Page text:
The Meatwagon we know and adore is actually not the original; yes, I must admit, it is actually Meatwagon II. Above is a shot of the first Meatwagon, a copper-colored 1972 Olds Vista Cruiser station wagon. It was 7500 pounds of American-made, fear-inspiring, gas-guzzlin' fury with a 350 in3 engine that ran better at 85 than at 55. It was my first car, a graduation gift from my high school biology teacher, back in March of '85. Before it went on its first storm chase that fall, the entire exhaust system, from the tailpipe/manifold union back, simply fell off one afternoon on Royal Lane in north Dallas. That's right - tailpipe, muffler, and all -- KAPLUNK, right in the middle of the road; I saw the exhaust system through the rear-view mirror lying there in the road, rocking back and forth.
Original Meatwagon stranded in an Okie snowstorm
From then on, it somehow passed yearly Okie inspections despite its thunderous noise ("It sounded like a freight train!") and thick columns of gray smoke belching sideways out from under one or both sides -- depending on wind direction. When I wasn't chasing on official business with NSSL, I took the Meatwagon out far and wide, spewing the dense exhaust into the inflow of several supercells. [Wonder how good the particles were for condensation nuclei? I hope nobody mistook the smoke column wafting into the wall cloud for a tornado! :-) ] I managed to squeeze about 12 mpg out of the beast -- not too bad considering its age and condition.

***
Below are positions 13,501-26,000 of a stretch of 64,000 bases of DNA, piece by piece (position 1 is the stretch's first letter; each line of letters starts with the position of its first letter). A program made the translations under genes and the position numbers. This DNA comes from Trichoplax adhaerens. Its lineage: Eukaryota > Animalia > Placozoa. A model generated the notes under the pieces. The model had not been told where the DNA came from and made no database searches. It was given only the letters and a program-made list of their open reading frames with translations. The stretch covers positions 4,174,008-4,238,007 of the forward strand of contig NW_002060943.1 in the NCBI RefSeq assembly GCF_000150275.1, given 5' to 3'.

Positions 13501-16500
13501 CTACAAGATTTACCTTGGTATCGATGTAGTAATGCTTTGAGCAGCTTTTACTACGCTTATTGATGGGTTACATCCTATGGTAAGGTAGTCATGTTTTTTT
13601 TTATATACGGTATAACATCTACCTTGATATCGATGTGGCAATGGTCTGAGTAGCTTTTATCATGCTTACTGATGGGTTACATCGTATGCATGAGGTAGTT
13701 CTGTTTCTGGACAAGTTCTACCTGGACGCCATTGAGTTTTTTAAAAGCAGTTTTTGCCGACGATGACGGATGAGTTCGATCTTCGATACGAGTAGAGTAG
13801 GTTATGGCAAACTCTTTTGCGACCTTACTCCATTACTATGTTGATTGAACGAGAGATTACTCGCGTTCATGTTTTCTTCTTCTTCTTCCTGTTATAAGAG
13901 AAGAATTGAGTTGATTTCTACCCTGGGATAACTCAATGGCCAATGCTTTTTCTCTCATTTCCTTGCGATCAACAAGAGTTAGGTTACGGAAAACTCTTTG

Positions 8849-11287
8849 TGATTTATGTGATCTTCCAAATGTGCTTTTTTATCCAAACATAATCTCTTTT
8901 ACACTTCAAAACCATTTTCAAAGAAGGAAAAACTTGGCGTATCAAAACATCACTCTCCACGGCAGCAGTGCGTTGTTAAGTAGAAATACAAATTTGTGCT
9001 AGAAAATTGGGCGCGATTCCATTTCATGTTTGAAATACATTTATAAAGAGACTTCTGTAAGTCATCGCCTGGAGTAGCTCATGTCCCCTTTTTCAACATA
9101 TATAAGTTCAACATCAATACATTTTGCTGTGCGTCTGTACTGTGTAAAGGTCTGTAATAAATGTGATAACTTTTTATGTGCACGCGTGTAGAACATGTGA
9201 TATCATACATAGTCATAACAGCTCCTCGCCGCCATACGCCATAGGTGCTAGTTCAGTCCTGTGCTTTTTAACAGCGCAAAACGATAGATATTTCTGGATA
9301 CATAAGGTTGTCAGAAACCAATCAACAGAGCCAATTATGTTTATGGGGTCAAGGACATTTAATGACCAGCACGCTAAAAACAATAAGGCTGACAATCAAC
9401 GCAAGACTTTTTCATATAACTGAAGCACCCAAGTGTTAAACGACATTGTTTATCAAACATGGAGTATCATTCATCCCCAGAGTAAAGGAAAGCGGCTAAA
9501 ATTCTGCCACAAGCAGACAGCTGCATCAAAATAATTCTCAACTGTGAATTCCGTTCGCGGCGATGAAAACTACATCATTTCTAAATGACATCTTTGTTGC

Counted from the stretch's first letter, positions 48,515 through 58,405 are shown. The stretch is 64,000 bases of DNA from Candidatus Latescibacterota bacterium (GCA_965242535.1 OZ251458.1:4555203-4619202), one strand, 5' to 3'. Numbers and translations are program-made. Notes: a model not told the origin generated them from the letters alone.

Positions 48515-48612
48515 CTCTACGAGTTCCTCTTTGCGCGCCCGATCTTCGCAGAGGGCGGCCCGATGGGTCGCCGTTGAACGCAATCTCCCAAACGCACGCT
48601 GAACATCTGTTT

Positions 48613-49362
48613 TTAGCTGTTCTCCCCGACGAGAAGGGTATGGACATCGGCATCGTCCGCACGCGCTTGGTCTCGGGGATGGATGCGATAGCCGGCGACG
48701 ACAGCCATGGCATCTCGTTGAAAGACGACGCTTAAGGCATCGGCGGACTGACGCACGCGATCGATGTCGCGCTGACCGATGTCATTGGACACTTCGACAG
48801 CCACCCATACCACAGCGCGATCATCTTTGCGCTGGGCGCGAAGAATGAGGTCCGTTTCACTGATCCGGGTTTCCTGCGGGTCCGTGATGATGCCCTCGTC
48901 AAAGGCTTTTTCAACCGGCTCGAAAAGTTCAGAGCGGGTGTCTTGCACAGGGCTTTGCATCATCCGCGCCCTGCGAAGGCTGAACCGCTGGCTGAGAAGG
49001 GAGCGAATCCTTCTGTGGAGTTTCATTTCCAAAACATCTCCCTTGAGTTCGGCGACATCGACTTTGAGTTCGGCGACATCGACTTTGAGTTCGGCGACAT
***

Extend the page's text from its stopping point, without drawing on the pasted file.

TOTO (foreground) posing in front of the original Meatwagon at NSSL. Both will always be remembered for their great weight, ugly colors, clunkiness and inability to get near a tornado.
In late 1989, not thinking it could make the trip to Miami, I sold it to Rich Thompson and bought his Roachmobile. Rich took it on a few chases early in 1990, with generally lousy results. Rich found the only non-tornadic supercell in the south-central Plains on 13 Mar 90, then while leaving that storm for the tornadic Washington OK storm, had a flat. Of course, the spare tire's rim didn't fit! [Oops, guess I should have tried out that spare sometime in the prior 5 years!]
The poor ol' Meatwagon finally met its demise in Apr 90 near Arnett OK, directly under a mesocyclone that would later become tornadic. Rich had been driving it that day with a bad fan clutch, as diagnosed early in the chase by a Shamrock TX greasemonkey. He didn't realize that a busted fan clutch meant no fan; and the engine started baking to cinders beneath that meso. Smoke poured thru the air conditioning vents; and he managed to hobble it into Elk City on 3 of the 8 cylinders. Mercifully, the Meatwagon was sold for scrap on the spot; and Rich got a friend from Norman to come out and get him and his crew.